Saturday, February 20, 2010
Young Sik (영식)
3 weeks ago, I got my first taste of teaching in Korea. In fact, I got my first taste of teaching adults as well. I have to say, I think I’m getting a bit spoiled.
Initially I thought that my inability to speak more than 3 words in Korean would get in the way. It does a little but, not nearly as much as I had expected.
The first group of students were from a local University called Kangwon. Now in Korean society, where you go to college is almost more important than if you go to college at all. I don’t know exactly where Kangwon sits on the scale but it’s not at the top and not at the bottom. Regardless, the students were quite a bit lower level than we expected on average. We had maybe a handful of students out of the 27 that were at a conversational level and 2 that were pushing fluent. The rest fell somewhere in the low intermediate category with a few on either end. We weren’t exactly prepared for what we had in front of us. We had text books that are mediocre at best and a rough idea of what they would be learning in the course of the next 2 weeks.
So for 2 weeks, our Kangwon kids worked day and night, improving their English little by little. Unfortunately, no matter how hard you work or how long, it’s nearly impossible to see a significant change in your foreign language usage. It’s there for sure, but it’s incredibly hard to see, especially if you come in expecting certain results. We did our best to explain early on that our goal was not to make them into perfect English speakers but to help them take larger strides where they normally take baby steps. I think they got the message.
In such a short time, I have found that the real contribution we English teachers can really make is boosting that confidence. It’s a very tricky business but if you can pull it off, huge walls come tumbling down and the English just starts flowing out of them. I’d say 3 of our students got to that point by the end of the 2 weeks. It was all we could do to get them to take a break from speaking English. That’s an incredibly rewarding thing for an English teacher to have to do, and yes, I think it’s very necessary to stop them. You use another language for too long without a break here and there and it’s like a 3 year old on a sugar high; at some point they crash and lord knows when they’ll wake back up.
So after two weeks of working their butts off, I got a very special thank you that I will never forget. In Korea, given names don’t mean much. Often they are very traditional and are usually passed down through the family but nick names are something different. Most of the younger generation go by their nick names and more often than not, it’s one that is given to them somewhere between high school and college. My advanced class students asked me if I had a Korean name yet. When I told them no, they said I should choose one. When I told them I thought Koreans gave each other nicknames, they said they would give me one the next day but they needed time to discuss it. That alone said to me that this was something worth remembering. The next morning after my final lesson, the 2 highest level students said that they had agreed on a name for me but that it was kind of funny and they weren’t sure I would like it. The name they gave me was (영식) Young Sik (pronounced like sheek). They said the first part of the name was the Korean version of the word young, just like in English because I look very young and for Koreans, I am young. Most teachers are at least in their 30’s. The second part was the one they weren’t sure I would like. Sik is a very traditional name in Korea and is fairly common. Generally, it’s a name that old men have in Korea. The thing is, they said that Sik means something like one who is very wise and respected. I can’t tell you how good that felt to know that my students thought of me as wise and respected. It is truly something that I will always remember.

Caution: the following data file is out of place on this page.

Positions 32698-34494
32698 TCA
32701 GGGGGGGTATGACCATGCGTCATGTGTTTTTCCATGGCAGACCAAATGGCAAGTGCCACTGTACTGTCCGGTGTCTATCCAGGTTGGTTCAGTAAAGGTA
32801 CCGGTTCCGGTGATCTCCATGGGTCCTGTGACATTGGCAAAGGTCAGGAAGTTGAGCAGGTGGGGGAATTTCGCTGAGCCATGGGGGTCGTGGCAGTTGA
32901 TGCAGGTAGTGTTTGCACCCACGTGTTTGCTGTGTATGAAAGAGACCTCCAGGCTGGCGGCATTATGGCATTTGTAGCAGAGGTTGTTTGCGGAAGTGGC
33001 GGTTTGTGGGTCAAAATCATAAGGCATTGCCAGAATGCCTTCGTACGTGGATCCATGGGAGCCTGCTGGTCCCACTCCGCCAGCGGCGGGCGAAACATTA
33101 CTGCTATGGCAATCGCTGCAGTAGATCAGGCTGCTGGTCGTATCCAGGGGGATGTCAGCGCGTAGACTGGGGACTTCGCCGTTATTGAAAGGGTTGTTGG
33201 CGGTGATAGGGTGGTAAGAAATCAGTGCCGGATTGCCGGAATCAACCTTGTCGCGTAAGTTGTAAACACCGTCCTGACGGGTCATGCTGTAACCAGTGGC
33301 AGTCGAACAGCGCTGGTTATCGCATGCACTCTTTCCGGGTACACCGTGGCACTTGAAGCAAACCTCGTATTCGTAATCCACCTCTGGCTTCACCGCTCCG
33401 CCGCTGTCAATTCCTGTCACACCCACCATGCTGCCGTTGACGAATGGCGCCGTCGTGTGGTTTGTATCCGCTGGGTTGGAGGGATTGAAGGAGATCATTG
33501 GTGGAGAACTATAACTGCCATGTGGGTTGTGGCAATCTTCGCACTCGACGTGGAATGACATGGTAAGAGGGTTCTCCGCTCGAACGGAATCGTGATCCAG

After having thought about that day for a while, I’ve decided a few things about names. What I call myself has very little meaning in my life. Often, when I feel depressed or when I’m just having a really crappy day, I call myself some pretty unkind names. The thing is, they really don’t hold any meaning for who I really am. But the names that other people call you can have huge and lasting impacts. Young Sik is something I will take back with me that is far more valuable than any souvenir or any photos. It’s more than just a name to me. It represents who it is I am here and for as long as we are in Korea, Young Sik is the man that I will strive to be for all of my students.